Front Porch Republic—which, from what I can make out, is not explicitly Agrarian but is highly sympathetic to its tenets—was quick to come back with a number of repartees. Nonetheless, these repartees (for this reader anyway) only accentuated some of the problems with the ideology that they sought to defend. Front Porch Republic’s best contribution to the debate is Mark T. Mitchell’s. Professor Mitchell is an author of considerable ability and one who—in as far as I can make out—comes pretty close to living the philosophy that he advocates. I would not question the consistency of his views, just the correctness.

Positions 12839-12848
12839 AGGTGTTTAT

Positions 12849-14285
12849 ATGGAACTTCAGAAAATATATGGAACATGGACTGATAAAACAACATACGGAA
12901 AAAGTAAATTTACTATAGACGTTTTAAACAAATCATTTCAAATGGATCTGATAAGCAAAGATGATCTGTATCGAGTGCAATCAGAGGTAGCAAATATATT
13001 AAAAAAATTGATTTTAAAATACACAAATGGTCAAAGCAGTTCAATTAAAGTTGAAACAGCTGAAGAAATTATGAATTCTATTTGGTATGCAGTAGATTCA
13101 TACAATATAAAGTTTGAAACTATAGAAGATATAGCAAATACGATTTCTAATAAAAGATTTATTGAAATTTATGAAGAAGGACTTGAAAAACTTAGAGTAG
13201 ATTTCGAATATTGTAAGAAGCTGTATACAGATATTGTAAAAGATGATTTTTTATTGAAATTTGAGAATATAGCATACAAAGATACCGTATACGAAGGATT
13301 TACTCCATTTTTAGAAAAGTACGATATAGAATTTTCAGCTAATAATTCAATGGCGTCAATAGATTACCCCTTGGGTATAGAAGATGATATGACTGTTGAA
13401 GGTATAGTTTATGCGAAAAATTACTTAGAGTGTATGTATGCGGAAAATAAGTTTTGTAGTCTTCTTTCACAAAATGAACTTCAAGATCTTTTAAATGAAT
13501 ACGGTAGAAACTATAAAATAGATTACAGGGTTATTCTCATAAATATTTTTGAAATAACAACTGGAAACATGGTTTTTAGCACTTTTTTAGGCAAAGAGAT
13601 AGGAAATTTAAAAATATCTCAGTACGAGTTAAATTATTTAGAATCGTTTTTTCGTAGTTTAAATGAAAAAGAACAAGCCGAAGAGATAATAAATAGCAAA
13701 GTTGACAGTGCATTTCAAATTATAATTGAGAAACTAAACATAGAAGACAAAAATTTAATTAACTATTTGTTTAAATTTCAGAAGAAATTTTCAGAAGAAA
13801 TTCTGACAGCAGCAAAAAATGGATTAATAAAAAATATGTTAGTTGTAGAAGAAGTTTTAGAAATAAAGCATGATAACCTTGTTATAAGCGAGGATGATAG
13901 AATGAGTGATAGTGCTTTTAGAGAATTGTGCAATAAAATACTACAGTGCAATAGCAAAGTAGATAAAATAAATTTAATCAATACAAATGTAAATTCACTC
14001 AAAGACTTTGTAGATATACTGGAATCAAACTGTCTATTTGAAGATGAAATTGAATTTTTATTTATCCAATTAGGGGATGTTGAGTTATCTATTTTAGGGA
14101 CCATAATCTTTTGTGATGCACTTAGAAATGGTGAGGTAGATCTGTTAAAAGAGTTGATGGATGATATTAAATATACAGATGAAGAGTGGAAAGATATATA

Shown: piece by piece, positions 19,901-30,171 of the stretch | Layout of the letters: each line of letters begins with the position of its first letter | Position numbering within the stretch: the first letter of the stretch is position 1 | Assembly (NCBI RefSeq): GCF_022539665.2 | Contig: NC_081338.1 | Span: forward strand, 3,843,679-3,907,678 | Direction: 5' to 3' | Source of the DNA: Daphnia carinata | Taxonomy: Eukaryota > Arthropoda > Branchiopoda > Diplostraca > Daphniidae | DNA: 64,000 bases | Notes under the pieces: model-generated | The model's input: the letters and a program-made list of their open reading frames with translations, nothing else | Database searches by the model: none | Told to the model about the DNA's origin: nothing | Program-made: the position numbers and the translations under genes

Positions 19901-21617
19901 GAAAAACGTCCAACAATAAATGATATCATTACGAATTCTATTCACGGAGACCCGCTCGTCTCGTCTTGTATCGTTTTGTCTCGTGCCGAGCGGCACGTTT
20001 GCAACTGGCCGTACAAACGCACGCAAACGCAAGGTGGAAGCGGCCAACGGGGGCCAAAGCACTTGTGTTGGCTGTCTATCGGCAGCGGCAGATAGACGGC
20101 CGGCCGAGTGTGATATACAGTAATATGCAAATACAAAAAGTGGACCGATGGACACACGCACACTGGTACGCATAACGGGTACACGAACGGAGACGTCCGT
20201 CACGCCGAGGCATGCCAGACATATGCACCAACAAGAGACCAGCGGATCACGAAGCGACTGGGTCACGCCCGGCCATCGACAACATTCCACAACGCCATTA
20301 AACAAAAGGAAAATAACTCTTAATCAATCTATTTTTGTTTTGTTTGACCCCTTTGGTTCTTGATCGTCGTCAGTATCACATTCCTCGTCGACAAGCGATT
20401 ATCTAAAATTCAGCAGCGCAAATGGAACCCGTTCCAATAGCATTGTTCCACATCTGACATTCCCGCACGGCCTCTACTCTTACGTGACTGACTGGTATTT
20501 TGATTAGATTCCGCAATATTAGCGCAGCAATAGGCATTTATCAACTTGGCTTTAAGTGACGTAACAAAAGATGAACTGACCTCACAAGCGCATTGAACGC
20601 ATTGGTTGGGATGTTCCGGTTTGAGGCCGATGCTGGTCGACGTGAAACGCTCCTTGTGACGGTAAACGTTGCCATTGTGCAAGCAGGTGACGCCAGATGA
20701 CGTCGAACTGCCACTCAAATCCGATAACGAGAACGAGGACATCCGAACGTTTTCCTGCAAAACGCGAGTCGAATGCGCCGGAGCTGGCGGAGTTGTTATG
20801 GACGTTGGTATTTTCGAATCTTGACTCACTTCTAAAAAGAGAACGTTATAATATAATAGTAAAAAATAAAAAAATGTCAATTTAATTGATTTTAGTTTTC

In his discussion of Wendell Berry’s Agrarianism, Mitchell writes:

The agrarian is guided by gratitude. He recognizes the giftedness of creation and accepts the great and awful responsibility to steward it well. Such a recognition “calls for prudence, humility, good work, propriety of scale.”[3] In the use of the land, soil, water, and non-human creatures, the final arbiter, according to Berry, is not human will but nature itself.[4] But this is not to suggest that Berry is some sort of pantheist. Instead, “the agrarian mind is, at bottom, a religious mind.” The agrarian recognizes that the natural world is a gift, and gifts imply a giver. “The agrarian mind begins with the love of fields and ramifies in good farming, good cooking, good eating, and gratitude to God.” By contrast, the “industrial mind “begins with ingratitude, and ramifies in the destruction of farms and forests.”